Your shipping policy should answer two simple questions: “How long does the shipping take?” and “How much does it cost?” That’s it. These are two questions that your customers will need answered prior to being taken to your checkout page. If you hide the terms of shipping until the checkout, your customers may feel cheated and you may lose the sale altogether. Write your shipping policy in a clear and concise manner and make it available to all visitors through a link on your website, preferably placed within the header or sidebar to make it accessible from every web page. Once an order is placed, send a link to your policy to your customers in the confirmation email.
Your shipping policy should provide the following information:
- Details on the shipping options that you offer and the expected delivery time frame for each one of them.
- Details on your shipping and handling fees. Tell your customers what the total amount of the shipping fee will be.
Now that the customer knows what the shipping terms are, you need to make sure that you stick to your terms. If there is a delay, you should immediately contact your customer and provide him or her with the updated delivery date. If your customer does not receive the product by the expected delivery date and is not informed about the delay, it is very likely that he or she will initiate a dispute, which can quickly become a chargeback.
Listed below are several best practices that have been proved to work for e-commerce merchants:
- Make your shipping policy easily accessible. Don’t require visitors to log in or create accounts, before they can view your shipping policy. As mentioned before, visitors to your website will need to know the shipping terms before they place an order. An unpleasant surprise at the checkout will almost certainly lead to a lost sale.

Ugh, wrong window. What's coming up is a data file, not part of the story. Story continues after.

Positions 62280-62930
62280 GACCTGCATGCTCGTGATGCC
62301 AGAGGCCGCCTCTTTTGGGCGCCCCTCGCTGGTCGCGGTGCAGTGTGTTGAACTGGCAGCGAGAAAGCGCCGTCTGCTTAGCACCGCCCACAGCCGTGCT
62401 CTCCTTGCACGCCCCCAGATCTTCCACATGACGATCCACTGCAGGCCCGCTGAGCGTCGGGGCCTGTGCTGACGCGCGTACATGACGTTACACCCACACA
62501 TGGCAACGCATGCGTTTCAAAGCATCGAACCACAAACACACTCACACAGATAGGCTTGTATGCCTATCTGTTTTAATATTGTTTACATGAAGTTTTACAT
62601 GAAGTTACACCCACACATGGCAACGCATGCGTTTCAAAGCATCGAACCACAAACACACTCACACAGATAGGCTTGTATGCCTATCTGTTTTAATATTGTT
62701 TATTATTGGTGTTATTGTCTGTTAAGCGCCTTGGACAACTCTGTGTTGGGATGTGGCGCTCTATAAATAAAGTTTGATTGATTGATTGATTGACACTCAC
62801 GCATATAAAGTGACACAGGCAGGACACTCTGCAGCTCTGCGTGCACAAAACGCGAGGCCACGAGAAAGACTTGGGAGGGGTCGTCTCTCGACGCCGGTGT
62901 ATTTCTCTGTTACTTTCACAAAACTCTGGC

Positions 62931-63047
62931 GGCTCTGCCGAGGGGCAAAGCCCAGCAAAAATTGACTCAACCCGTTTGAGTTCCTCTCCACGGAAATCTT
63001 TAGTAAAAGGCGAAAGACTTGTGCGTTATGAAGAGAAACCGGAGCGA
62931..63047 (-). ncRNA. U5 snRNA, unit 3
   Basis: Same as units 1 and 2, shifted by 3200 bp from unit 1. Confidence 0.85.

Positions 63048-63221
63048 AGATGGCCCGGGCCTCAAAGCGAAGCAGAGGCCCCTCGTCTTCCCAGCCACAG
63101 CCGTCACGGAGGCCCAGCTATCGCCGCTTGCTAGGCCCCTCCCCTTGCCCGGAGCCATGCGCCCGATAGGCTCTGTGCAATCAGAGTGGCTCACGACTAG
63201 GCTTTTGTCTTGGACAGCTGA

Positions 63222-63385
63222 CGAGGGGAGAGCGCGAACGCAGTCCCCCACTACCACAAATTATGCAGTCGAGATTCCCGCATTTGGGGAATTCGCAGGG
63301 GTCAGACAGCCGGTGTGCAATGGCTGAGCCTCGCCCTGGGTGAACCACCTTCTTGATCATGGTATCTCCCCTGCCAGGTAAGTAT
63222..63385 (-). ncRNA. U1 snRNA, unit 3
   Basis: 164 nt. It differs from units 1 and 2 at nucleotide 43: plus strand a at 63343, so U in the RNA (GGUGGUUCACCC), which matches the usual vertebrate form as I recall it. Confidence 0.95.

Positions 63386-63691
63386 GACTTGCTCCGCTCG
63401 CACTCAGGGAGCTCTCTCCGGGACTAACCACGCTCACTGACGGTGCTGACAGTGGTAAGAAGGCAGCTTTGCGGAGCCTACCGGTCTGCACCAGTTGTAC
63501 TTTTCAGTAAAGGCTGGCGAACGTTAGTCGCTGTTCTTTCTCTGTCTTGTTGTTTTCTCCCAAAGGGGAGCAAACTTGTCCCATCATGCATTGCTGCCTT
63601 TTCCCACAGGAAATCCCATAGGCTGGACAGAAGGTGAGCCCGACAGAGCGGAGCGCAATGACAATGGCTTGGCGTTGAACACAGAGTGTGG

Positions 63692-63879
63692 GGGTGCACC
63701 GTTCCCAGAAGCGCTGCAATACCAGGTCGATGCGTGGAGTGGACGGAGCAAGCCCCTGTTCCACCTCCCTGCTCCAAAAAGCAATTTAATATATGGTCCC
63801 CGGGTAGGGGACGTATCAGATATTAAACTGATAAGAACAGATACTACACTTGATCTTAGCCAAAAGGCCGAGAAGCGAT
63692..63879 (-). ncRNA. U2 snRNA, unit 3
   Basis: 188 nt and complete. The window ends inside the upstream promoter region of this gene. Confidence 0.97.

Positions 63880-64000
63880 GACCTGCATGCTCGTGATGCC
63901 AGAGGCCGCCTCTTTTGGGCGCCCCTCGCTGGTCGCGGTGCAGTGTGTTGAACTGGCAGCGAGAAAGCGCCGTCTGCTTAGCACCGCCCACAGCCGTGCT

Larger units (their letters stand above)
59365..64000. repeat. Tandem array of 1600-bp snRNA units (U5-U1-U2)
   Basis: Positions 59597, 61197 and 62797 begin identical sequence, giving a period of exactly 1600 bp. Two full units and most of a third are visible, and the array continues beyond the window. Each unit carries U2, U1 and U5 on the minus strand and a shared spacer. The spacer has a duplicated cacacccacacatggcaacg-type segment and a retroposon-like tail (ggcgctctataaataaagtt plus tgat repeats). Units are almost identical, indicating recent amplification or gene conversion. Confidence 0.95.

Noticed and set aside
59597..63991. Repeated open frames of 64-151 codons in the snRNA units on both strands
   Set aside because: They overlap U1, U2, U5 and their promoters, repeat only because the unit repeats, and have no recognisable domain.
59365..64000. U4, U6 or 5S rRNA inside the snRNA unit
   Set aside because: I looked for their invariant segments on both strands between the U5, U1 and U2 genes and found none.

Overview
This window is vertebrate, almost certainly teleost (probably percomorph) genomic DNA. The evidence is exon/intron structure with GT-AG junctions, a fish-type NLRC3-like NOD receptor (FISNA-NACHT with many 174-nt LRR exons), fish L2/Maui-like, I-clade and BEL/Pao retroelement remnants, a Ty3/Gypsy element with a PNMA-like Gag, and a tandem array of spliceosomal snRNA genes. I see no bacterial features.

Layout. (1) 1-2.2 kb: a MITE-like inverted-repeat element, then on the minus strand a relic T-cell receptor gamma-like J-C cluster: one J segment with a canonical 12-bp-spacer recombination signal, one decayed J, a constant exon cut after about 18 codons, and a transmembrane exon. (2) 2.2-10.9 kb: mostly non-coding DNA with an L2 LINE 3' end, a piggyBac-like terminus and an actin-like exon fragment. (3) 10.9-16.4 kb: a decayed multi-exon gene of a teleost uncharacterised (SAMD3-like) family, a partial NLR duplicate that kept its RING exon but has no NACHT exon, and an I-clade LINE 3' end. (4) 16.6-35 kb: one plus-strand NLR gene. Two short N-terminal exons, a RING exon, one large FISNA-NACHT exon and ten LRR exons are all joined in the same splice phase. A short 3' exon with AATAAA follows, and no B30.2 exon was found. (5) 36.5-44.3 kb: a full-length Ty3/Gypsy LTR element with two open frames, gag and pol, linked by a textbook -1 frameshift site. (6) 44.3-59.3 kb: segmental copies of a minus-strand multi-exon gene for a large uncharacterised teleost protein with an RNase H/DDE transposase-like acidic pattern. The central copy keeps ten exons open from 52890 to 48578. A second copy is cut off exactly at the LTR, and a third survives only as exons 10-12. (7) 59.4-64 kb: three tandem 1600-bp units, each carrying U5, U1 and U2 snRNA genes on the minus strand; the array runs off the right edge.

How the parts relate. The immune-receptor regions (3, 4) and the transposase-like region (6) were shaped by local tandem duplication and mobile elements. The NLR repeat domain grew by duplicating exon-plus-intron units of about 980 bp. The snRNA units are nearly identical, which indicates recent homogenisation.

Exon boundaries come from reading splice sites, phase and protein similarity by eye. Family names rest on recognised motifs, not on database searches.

- Make your shipping policy accessible from all pages. Placing a link within your website’s header or sidebar will usually do the trick.
- Provide all shipping details at the checkout. Tell your customers how much each shipping option will cost and how long it will take. Provide full details on international shipping, if applicable.
- Don’t overcharge for shipping. By now it should be clear that free shipping is a huge selling point and, at any rate, customers compare the total cost, including item’s cost and shipping charge. Still, an excessive shipping charge can turn consumers off.
- Provide detailed delivery time-frames. List delivery time-frames for each shipping option by delivery region. FedEx and UPS provide delivery maps with the expected delivery time-frames for each region.
- Provide tracking information. Email the shipment’s tracking number to your customer as soon as it is available. Being able to track his order, your customer will know at any given time exactly what the status of the shipment is.
- Take responsibility for lost shipments. Whenever a shipment is lost, take responsibility and re-ship it. It may not be your fault, and it probably won’t be, but your customer has placed an order with your business and will rightly hold you responsible for it.
Criminals have identified and exploited a weak link in the e-commerce shipping process. When placing an order, using a stolen card number, they would provide the real cardholder’s correct billing address as a shipping address, thus making the transaction look completely legitimate. Then, once the merchandise has been shipped and a tracking number has been emailed to them, they would redirect the shipment to their own address. To protect your organization from this type of fraud, you may want to consider not providing a confirmation number on a selective basis, when selling higher-risk merchandise or shipping to higher-risk addresses.
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